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Capozzi v. Capozzi

Decided: March 14, 1949.


For affirmance: Chief Justice Vanderbilt, and Justices Case, Heher, Wachenfeld, Burling and Ackerson. For reversal: None.

Per Curiam

The decree appealed from will be affirmed for the reasons expressed in the opinion of Vice Chancellor Bigelow in the former Court of Chancery.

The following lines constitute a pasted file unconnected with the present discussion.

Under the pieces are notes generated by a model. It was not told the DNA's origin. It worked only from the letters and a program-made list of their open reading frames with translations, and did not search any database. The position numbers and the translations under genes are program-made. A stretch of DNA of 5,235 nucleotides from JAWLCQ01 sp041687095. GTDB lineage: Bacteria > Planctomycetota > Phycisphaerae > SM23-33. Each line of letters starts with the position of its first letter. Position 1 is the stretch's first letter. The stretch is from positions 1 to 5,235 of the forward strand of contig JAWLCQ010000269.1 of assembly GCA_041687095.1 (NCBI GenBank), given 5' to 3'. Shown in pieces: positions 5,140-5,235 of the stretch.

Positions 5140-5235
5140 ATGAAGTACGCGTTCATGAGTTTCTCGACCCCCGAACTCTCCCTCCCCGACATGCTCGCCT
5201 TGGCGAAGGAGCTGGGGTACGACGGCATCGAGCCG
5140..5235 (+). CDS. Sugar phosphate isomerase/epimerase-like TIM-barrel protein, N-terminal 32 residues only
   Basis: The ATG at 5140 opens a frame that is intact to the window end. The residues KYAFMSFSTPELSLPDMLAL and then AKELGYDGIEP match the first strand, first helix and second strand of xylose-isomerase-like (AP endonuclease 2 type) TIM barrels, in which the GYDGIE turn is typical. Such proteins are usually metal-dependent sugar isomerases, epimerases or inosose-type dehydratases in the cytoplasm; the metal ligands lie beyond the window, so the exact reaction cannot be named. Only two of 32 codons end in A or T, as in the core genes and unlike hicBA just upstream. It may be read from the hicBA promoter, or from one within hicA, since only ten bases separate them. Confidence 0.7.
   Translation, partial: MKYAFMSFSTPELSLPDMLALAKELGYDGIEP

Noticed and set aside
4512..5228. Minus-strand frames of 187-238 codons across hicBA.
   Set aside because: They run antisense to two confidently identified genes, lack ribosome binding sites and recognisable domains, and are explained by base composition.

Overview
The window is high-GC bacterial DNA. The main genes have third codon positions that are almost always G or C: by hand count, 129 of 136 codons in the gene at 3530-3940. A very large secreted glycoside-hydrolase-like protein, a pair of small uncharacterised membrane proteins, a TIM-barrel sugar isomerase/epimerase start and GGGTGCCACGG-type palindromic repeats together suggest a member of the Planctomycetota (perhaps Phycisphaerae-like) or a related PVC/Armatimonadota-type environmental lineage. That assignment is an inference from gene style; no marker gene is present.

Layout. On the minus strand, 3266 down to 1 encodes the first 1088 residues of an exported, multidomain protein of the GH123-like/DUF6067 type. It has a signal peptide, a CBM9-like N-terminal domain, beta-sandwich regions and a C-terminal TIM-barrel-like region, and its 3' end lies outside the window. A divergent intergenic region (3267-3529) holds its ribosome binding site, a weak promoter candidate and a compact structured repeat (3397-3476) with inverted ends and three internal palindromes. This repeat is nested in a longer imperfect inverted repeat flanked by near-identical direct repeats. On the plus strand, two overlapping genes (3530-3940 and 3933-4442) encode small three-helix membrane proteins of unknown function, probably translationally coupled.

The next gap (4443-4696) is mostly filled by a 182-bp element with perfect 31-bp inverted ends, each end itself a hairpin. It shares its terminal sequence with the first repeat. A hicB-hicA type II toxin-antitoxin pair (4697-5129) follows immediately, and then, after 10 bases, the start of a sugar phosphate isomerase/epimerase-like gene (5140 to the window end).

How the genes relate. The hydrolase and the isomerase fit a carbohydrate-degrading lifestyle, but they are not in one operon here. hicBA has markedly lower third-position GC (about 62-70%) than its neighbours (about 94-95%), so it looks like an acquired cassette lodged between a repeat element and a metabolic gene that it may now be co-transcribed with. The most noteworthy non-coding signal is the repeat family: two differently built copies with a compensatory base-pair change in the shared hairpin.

On appeal from a decree of the former Court of Chancery advised by Vice-Chancellor Bigelow, who filed the following opinion. "Complainant is 81 years old, unable to read or write, slightly paralyzed. Until early in 1945, he lived in a little house that he owned at 176 Bloomfield Avenue, Bloomfield. His wife took care of him, but she died January 20, 1945, and, in his condition, he could not live alone. He wanted, however, to continue in his own home, and hoped one of his five children would come there to live, but none was willing. The children reluctantly arranged among themselves that their father would stay with them in turn, three months with each. First he went to Michael's, but after less than a month, there was trouble. The old man found the house too cold, and Michael was unwilling to have him stay longer, so he went on to Jerry. But first there was a family conference at which one of the sons-in-law, Mabaldi, produced a sum of money belonging to complainant and turned it over to defendant, Fred Capozzi, and thus arises the first matter in dispute. Fred and Jerry say the sum was $884.22, while Mr. and Mrs. Mabaldi and Michael say it was $300 more. A memorandum which accompanied the money, lends some support to defendant, and I find in his favor on this issue. Complainant's house furnishings were sold after he left his own home, and the proceeds, $157.75, came to Fred's hands. Fred also collected the rent for complainant's house, $35 a month, and for a garage and little store on the same lot, $45. He admits receipt of $285 to the end of June.